This is the second time George Tsontakis has been commissioned by the Cypress Quartet through the ensemble’s Call & Response program. Tsontakis wrote his String Quartet No. 5 for the group in 2005, in response to Beethoven’s Late Quartets. It was the first quartet Tsontakis had composed in 20 years, and is written in memory of composer George Rochberg, who died in 2005.

Of his String Quartet No. 6, Tsontakis says, “Even though my sixth quartet was composed seven years after my fifth, can I help but make a degree of my response a reaction to the call of my own fifth quartet? My sixth mirrors my fifth in many ways, but at the same time progresses from it. Most notably, the sixth has truly fast music. In the second part of the sixth, “Blaze,” the gently flowing sixteenth-note patterns of a major second of the fifth quartet now become the driving force of the tautly-wound texture – a relentless scherzo of sorts but always liquid and flowing, as in the treatment in the fifth.”

To date, the Cypress Quartet has commissioned and premiered over 30 pieces, four of which were chosen for Chamber Music America’s list of “101 Great American Ensemble Works.” In addition to Tsontakis, commissioned composers include Philippe Hersant, Benjamin Lees, Kevin Puts, and Jennifer Higdon.

About the Cypress String Quartet: Known for its elegant performances, the Cypress String Quartet (Cecily Ward, violin; Tom Stone, violin; Ethan Filner, viola; and Jennifer Kloetzel, cello) has been praised by Gramophone for its “artistry of uncommon insight and cohesion,” and its sound has been called “beautifully proportioned and powerful” by The Washington Post. The Cypress Quartet was formed in San Francisco in 1996, and during its initial rehearsals the group created a signature sound through intense readings of J.S. Bach’s Chorales. Built up from the bottom register of the quartet and layered like a pyramid, the resulting sound is clear and transparent, allowing the texture of the music to be discerned immediately.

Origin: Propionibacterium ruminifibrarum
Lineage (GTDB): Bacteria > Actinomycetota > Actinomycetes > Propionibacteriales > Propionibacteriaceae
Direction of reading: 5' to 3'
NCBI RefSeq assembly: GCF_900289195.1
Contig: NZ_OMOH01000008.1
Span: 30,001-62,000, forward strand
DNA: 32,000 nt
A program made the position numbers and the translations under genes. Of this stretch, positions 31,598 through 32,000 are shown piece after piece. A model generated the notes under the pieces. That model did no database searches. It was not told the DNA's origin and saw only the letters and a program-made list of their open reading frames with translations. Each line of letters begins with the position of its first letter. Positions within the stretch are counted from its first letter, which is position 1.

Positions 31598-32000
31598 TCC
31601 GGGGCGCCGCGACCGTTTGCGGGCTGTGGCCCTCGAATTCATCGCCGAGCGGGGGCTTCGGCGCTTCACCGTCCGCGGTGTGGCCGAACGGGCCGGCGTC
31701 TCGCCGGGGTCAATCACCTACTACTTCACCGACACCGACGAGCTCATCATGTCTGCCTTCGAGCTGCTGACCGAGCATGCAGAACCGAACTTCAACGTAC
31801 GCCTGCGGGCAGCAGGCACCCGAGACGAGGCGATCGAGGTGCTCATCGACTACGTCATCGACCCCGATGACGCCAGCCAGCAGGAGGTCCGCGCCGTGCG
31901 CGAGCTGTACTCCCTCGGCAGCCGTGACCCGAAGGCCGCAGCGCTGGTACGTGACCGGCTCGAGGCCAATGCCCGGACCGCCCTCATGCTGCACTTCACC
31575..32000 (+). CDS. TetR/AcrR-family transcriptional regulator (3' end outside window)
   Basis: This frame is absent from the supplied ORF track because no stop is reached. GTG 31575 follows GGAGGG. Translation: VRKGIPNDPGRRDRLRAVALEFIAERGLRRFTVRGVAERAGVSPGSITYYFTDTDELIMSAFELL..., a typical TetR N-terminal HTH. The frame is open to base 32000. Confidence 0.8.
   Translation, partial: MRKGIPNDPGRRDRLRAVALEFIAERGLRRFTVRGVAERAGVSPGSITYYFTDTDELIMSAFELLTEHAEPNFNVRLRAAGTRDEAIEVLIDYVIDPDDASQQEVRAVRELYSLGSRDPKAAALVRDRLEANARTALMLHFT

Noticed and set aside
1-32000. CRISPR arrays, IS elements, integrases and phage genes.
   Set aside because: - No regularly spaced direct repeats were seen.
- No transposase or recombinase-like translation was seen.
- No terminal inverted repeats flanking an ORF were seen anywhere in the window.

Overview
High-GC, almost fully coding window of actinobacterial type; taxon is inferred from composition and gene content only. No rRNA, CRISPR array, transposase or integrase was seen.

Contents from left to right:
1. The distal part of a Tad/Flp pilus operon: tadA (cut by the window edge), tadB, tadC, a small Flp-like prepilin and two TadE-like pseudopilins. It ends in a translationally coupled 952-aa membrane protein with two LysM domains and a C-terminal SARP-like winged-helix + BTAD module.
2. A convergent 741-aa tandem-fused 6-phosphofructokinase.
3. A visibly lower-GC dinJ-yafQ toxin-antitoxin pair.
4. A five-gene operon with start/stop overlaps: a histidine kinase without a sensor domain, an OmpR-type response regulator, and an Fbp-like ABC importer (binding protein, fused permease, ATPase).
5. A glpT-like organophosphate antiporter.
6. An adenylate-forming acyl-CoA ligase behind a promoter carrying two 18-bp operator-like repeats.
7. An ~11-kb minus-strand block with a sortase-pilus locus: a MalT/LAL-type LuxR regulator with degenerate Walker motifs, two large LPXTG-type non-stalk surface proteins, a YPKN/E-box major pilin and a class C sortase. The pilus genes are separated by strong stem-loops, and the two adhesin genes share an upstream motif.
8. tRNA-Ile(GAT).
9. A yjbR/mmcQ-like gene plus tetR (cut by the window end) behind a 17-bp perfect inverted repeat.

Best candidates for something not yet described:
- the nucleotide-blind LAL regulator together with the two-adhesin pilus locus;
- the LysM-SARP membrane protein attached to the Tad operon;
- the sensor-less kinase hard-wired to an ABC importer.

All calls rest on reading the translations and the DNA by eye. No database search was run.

During the last two years, the Cypress String Quartet has added three new recordings to its ten-album discography. In November 2011 and March 2012 respectively, the Quartet released The American Album (featuring Barber’s Quartet Op. 11, Griffes’s Two Sketches Based on Indian Themes, and Dvořák’s String Quartet No. 12 “American”), and the complete three-CD set of Beethoven’s Late Quartets, which was named Best Classical CD of 2012 by the Dallas Morning News. In February 2013, the Cypress String Quartet added an all-Dvořák disc on the AVIE record label featuring Cypresses, B. 152 (the work from which the ensemble draws its name) and String Quartet in G, Op. 106. The CD has garnered significant attention and is being featured on Sirius XM and PRI Classical, and was chosen as a CD of the Week on WQXR in New York. Additionally, a full hour was devoted to the new CSQ disc on ORF, the largest and most listened-to classical music radio station in Austria. In November 2013, the Cypress re-issued The American Album on AVIE, adding 2012 Pulitzer Prize winning composer Kevin Puts’ Lento Assai which was commissioned by the Cypress in 2008 as part Call & Response.